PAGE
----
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Stanley Johnson with his wife, Jenny (Photo by Roy Riley) Stanley Johnson with his wife, Jenny (Photo by Roy Riley)
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Villa Irene

Charity should begin at home

The Sun, 29th December 2015

 

Conservationist Stanley Johnson says hard-headed decisions are neededPAYING for new and stronger UK flood defences, where these are essential, will inevitably be a burden on the Exchequer.

Here the Chancellor will have to be imaginative and, if necessary, ruthless.

To tackle the current flood crisis he might, for example, decide to reconsider the statutory ring-fencing of foreign aid at 0.7 per cent of GDP or Gross Domestic Product – the value of Britain’s goods and services per year.

That figure currently amounts to almost £12billion a year.

At the very least it ought to be possible to cut back on aid to countries where there is clear evidence of corruption or where – as in the case of India – the economic circumstances no longer justify such aid.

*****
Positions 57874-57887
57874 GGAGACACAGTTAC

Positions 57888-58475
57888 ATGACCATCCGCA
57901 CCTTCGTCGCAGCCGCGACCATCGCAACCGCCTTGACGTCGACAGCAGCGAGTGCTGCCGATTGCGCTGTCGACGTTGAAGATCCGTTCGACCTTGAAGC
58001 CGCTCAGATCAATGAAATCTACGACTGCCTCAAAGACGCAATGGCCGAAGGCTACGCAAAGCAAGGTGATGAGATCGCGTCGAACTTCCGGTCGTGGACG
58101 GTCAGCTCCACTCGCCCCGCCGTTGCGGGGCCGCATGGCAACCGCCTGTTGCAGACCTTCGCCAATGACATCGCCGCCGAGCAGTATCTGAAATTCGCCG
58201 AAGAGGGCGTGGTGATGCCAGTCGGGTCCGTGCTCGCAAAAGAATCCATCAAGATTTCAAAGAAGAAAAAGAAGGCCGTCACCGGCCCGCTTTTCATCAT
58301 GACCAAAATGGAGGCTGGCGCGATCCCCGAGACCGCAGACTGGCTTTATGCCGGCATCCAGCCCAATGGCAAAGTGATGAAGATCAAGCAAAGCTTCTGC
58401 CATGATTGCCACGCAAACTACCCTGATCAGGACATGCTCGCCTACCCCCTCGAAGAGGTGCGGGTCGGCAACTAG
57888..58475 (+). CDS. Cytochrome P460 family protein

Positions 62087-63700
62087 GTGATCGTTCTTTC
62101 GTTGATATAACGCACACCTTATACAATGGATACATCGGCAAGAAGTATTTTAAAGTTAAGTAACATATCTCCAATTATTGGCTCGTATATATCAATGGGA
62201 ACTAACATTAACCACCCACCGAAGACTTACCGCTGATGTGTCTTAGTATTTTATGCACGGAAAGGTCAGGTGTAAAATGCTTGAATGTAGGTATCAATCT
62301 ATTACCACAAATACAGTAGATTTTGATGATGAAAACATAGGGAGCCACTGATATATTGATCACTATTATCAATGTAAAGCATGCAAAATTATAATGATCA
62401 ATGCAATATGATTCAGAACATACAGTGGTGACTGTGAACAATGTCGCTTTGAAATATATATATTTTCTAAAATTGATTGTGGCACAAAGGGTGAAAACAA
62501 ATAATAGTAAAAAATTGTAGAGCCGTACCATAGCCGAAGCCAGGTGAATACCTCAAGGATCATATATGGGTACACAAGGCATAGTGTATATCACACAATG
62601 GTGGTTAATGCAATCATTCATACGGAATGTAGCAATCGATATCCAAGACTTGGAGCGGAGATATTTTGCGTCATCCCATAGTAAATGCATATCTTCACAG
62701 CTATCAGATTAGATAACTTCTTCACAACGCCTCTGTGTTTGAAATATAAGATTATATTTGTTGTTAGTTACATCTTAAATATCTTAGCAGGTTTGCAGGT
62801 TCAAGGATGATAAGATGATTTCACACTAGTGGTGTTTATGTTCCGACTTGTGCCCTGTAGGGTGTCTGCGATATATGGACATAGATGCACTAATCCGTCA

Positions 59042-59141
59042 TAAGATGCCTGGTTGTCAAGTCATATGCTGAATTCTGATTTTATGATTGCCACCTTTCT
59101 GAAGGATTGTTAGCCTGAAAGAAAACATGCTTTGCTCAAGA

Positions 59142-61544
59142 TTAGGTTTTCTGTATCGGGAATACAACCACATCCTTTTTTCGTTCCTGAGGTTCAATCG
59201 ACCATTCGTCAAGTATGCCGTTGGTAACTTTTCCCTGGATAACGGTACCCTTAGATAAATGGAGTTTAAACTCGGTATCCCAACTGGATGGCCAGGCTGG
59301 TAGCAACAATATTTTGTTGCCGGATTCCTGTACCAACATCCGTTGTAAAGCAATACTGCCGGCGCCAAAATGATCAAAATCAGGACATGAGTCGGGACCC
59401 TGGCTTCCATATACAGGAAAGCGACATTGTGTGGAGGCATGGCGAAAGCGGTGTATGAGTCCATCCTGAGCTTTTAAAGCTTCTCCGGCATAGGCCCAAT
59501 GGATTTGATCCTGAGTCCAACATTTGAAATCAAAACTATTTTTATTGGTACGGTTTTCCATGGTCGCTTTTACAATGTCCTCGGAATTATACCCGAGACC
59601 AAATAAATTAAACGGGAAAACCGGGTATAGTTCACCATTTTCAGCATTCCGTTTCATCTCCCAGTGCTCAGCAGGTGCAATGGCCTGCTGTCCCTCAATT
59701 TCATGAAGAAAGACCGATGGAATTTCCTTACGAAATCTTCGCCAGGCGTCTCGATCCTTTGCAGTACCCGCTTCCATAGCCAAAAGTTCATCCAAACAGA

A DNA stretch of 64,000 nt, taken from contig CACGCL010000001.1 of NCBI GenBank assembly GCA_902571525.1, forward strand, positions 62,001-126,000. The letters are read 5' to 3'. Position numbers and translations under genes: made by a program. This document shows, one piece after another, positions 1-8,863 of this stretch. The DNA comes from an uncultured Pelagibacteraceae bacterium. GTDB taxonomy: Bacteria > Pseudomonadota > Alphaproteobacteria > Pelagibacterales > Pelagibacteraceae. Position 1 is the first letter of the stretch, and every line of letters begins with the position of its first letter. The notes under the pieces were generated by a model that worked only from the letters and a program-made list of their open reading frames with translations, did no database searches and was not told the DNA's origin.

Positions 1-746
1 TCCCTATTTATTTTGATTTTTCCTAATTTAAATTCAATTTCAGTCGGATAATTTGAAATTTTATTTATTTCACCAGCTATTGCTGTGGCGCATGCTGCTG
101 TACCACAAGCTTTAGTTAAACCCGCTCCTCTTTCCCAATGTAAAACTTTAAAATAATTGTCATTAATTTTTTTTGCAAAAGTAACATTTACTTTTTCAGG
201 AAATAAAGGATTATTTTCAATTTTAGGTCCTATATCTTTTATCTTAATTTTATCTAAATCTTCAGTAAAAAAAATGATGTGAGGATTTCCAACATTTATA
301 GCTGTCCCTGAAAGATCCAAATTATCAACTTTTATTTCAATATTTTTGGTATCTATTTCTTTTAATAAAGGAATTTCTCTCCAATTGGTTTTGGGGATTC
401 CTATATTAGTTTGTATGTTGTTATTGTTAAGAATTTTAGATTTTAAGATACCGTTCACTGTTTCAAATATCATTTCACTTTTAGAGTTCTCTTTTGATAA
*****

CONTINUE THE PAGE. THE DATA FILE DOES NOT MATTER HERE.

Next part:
Who was it who said: “Charity begins at home”?

Frankly I have no idea whether the planned Leeds flood defence system – which Leeds City Council leader Judith Blake yesterday claimed had been scrapped by the Government – would have averted the flooding which hit that city.

What I do know is that the Government cannot afford to be accused of fostering a north-south divide. When David Cameron visited Somerset in February 2014, when the Somerset Levels suffered unprecedented flooding, he said: “Right now the priority is that anyone who needs help gets help.”

That is exactly the line which is needed now. This is not the moment for counting the cost.

But once the emergency has been dealt with, the Government will need to reassess comprehensively its current thinking.

Of course there will be a need for classic flood defences. But there are hard-headed economic calculations to be made here too.

The costs of building protection against any and all flood risks may simply be too heavy.

The right course of action may be for the Government to help with comprehensive insurance schemes in cases where the private sector is reluctant to step in, and if necessary commit itself to cover clean-up and compensation costs, including rebuilding and repair.

Indeed I would argue that the Government should consider such measures immediately, particularly for those who today see their homes flooded and their possessions destroyed through no fault of their own.